- Once (the icon with a target and eyedropper) will sample color with the first Option/Alt-click and will continue to delete pixels of that color until a new color is sampled
- Background Swatch (the icon with the foreground/background swatches) will enable the Background Eraser tool to delete pixels containing the same color as the background swatch
- The Limits drop-down menu controls what pixels the Background Eraser tool can edit at any given moment (see Figure 4):
- Discontiguous edits any and every pixel of that color that fall within the eraser’s boundaries
- Contiguous edits only pixels of that color that are in the region sampled by the hotspot
- Find Edges edits exactly like Contiguous except it also preserves the sharpness of shape edges and can create some strange shapes if it comes across hard-edged elements or pixels that are a bit darker or lighter than
- Tolerance, the tool’s most important setting, controls how sensitive the eraser will be when deleting pixels
- The Protect Foreground Color checkbox allows you to preserve pixels that are the same color as the foreground color swatch
Figure 4: The effects of the various Limits settings.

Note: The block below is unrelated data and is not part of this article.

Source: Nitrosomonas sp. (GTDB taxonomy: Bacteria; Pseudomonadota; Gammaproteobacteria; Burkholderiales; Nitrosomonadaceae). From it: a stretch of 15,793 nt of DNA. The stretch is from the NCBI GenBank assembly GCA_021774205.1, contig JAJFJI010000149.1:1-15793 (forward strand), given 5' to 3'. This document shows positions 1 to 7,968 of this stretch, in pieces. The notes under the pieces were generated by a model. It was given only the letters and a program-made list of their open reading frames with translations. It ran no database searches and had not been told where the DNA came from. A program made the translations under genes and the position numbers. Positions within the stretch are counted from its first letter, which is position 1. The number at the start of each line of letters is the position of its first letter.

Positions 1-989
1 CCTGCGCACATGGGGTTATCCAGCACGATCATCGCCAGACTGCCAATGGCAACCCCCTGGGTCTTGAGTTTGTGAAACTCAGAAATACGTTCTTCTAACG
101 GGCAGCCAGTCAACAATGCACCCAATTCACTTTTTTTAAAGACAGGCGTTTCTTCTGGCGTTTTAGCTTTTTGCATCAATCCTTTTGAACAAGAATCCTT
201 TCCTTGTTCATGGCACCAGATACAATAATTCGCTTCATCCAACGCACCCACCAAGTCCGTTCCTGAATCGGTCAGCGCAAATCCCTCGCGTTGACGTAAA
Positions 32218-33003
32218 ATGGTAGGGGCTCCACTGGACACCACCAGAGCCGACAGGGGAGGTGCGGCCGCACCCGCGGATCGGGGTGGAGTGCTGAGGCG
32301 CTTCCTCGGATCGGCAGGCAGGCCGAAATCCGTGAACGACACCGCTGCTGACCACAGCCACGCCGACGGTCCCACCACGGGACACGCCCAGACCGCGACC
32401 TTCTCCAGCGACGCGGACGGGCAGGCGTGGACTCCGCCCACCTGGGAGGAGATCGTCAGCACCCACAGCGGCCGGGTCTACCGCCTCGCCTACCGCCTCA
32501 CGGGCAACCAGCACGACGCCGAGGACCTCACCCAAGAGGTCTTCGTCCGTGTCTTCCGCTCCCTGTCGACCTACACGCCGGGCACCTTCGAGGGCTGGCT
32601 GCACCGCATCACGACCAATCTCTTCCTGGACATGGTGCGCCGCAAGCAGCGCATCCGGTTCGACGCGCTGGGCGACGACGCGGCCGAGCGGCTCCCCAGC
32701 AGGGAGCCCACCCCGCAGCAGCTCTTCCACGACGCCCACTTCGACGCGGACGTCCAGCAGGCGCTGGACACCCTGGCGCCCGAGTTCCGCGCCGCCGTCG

The two options you will use most often will probably be the Tolerance and Limits options, as they control how sensitive the eraser is and which pixels you want to edit within the image. I usually keep my Sampling set for Continuous, my Limits set for Discontiguous and my Tolerance set anywhere from 25% to 40% or 50%, depending on the image at hand.
To the lighthouse
My task with the lighthouse image in Figure 2 is to delete the sky background and insert another one later. This image is flattened (meaning there’s only one layer, the Background) but the Background Eraser tool erases to transparency (there’s one other tool that does this, can you name it?) so once I start working with the tool my Background will convert to a regular transparent layer. I’m going to save Photoshop the work and do it myself, and set up a little visual aid to help me work:
Step 1: Double-click the Background in the Layers palette and then click OK in the New Layer dialog box in order to convert the Background into a transparent layer named “Layer 0″.
Step 2: Hold the Command key (PC users use Ctrl) and click the New Layer button on the bottom of the Layers palette to create a new layer below the image layer.
Step 3: Fill the new layer with a vibrant or bright color so when you erase the image you will have visual feedback of what you are deleting. I am using a bright yellow in this example.
These first three steps are optional, but I like to use them because the usual checkerboard pattern to show transparency sometimes doesn’t show up well and you can’t tell exactly what pixels are being deleted. Now for the actual erasing:
Step 4: Set the Background Eraser tool with a 800-pixel hard-edged brush, Discontiguous limits and Tolerance of 35%.
Step 5: Click on the blue sky and drag as the Background Eraser tool removes the blue sky and preserves the red lighthouse.
- Areas with color variations, like the clouds, will be tougher than the flat sky. Click on these stubborn areas to erase them and others like them in the same brush area.